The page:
I was reminded of a the book just now by the Fifth Dimension. The woman in Marry Me Bill does all the singing and the guy just stands there smiling and rhytmically bobbing his microphone and doing a little back up ooooing. Stirling reports that when Rex Harrison and Julie were putting together My Fair Lady for Broadway, Harrison early on refused to stay on stage during Julie's final song, "Without You." He informed Moss Hart that he was not "going to stand up there and make a c___ of myself while this young girl sings at me." I had to laugh. One does get the picture... The solution devised by Lerner and Lowe was a revision of the song to allow Harrison to interject his number "You Did It." Stirlng writes, "With the focus diverted from Eliza back to Higgins, Harrison was happy once again." No smiling and ooing and microphone bobbing for Rex Harrison.

Tuesday, June 03, 2008

Do You Have 7 Minutes and Some Headphones?

If so, it's your lucky day. If you don't have headphones I hope you've got some decent speakers because, you guessed it, I have some music for you!

I was working away on a legal brief the other day in the office and wanting to hear some new music. The speakers on my office computer don't work and, since it's an office speakers are contra-indicated (as the MDs say) anyway. So, I plugged my headphones into the ol' CPU and searched Youtube for Gavin Bryars (about whom I recently blogged) and my old favorite Joe Hisaishi, who is a Japanese composer most famous for his symphonic movie music.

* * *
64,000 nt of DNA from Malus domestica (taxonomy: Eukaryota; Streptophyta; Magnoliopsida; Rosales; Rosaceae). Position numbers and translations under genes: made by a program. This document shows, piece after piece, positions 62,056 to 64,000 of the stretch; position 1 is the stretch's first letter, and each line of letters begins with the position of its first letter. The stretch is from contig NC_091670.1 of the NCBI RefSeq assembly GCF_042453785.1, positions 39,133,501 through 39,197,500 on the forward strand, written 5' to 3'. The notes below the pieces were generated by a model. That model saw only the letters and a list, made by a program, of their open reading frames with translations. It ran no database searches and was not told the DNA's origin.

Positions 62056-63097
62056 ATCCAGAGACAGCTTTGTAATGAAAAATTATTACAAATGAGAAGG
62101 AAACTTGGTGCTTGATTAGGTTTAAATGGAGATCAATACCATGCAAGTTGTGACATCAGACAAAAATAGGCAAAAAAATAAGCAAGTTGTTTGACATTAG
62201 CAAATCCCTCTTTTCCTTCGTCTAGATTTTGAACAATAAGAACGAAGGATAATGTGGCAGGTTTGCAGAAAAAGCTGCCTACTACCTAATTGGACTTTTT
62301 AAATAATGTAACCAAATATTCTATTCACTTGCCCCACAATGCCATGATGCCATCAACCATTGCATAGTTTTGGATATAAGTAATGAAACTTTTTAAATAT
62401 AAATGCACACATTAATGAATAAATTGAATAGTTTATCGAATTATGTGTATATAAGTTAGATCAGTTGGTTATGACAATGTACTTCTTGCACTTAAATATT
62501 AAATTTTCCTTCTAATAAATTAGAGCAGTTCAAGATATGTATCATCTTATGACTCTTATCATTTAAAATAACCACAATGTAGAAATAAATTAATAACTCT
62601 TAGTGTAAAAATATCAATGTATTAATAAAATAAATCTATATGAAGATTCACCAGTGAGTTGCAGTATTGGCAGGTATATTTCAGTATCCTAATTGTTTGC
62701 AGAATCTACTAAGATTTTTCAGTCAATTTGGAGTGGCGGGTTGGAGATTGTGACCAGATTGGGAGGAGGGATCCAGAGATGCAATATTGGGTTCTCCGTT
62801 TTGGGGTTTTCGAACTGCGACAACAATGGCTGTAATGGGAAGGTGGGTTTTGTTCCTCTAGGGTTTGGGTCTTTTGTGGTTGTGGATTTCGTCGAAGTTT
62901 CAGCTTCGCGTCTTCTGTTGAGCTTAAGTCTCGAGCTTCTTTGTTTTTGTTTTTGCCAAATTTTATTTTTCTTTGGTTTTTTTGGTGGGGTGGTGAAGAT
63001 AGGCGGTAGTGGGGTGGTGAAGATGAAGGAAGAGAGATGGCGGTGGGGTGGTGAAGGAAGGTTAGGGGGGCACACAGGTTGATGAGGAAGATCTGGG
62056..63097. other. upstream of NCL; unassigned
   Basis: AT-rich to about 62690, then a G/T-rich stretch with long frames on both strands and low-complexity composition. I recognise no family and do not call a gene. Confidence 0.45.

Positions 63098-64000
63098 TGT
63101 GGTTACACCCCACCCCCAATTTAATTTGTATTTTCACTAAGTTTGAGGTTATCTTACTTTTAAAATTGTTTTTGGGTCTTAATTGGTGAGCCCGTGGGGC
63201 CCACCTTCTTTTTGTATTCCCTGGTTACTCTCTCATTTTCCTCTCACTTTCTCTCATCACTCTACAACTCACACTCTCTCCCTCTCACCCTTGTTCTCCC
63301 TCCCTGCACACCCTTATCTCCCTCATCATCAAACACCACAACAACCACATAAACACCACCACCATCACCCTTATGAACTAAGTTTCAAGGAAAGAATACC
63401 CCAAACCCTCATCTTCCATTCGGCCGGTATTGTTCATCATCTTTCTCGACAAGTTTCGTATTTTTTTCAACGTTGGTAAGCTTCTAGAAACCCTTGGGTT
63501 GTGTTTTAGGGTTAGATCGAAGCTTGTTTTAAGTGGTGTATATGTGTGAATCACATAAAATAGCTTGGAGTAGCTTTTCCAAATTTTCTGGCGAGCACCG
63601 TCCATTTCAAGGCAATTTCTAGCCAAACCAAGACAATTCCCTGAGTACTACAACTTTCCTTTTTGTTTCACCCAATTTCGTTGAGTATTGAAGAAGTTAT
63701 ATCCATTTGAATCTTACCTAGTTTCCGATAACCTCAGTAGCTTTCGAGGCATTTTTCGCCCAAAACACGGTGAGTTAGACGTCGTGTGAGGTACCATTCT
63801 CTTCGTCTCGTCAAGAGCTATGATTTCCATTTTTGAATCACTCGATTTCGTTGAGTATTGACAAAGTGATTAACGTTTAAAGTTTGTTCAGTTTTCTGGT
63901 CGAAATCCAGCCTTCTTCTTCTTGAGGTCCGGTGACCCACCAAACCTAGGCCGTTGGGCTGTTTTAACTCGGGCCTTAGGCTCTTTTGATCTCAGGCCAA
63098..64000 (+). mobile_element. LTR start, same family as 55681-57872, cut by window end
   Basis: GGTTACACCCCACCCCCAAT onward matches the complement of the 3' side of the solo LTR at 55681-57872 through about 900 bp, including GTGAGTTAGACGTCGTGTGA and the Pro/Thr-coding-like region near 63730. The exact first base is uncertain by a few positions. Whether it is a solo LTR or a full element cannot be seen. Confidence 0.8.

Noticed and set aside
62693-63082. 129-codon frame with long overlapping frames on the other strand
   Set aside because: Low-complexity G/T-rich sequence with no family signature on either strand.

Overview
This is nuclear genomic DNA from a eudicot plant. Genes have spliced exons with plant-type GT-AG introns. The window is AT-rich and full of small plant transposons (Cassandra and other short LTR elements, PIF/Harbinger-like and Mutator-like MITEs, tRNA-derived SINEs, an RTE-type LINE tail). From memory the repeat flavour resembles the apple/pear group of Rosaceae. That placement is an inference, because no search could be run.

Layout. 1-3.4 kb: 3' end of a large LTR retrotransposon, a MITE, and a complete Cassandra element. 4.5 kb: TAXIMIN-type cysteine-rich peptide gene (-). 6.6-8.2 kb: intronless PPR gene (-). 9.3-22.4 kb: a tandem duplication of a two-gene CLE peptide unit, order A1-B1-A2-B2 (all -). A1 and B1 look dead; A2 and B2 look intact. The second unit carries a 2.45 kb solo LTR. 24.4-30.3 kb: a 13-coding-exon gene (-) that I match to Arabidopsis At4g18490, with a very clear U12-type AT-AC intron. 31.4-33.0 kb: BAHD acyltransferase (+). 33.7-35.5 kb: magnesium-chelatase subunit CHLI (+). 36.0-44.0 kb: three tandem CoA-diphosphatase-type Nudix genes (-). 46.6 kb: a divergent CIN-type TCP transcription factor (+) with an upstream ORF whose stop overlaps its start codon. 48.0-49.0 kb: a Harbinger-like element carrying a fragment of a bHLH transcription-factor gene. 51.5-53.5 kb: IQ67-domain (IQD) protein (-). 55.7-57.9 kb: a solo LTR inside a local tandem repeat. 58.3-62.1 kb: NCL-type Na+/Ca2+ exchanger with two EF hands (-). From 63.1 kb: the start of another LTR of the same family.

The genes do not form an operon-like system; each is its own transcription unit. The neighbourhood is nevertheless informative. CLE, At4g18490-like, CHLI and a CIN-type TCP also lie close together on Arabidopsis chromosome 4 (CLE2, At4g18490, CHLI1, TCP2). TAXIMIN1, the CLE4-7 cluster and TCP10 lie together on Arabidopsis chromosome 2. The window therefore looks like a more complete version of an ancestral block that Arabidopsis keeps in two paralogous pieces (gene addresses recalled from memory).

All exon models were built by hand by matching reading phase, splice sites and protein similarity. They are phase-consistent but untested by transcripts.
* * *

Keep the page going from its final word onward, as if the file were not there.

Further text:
When one goes hippity-hopping through the blogosphere I know that one does not want to be tied down to a long video. But you don't actually have to look at this video (its a symphony orchestra, "you've seen one," etc.) Once the music starts you can look at something else; perhaps at the other pictures in this post? I took these this morning on my walk along one of my favorite haunts, the Stowe Rec Path.

As you can see, here in Vermont, everything has really gone GREEN.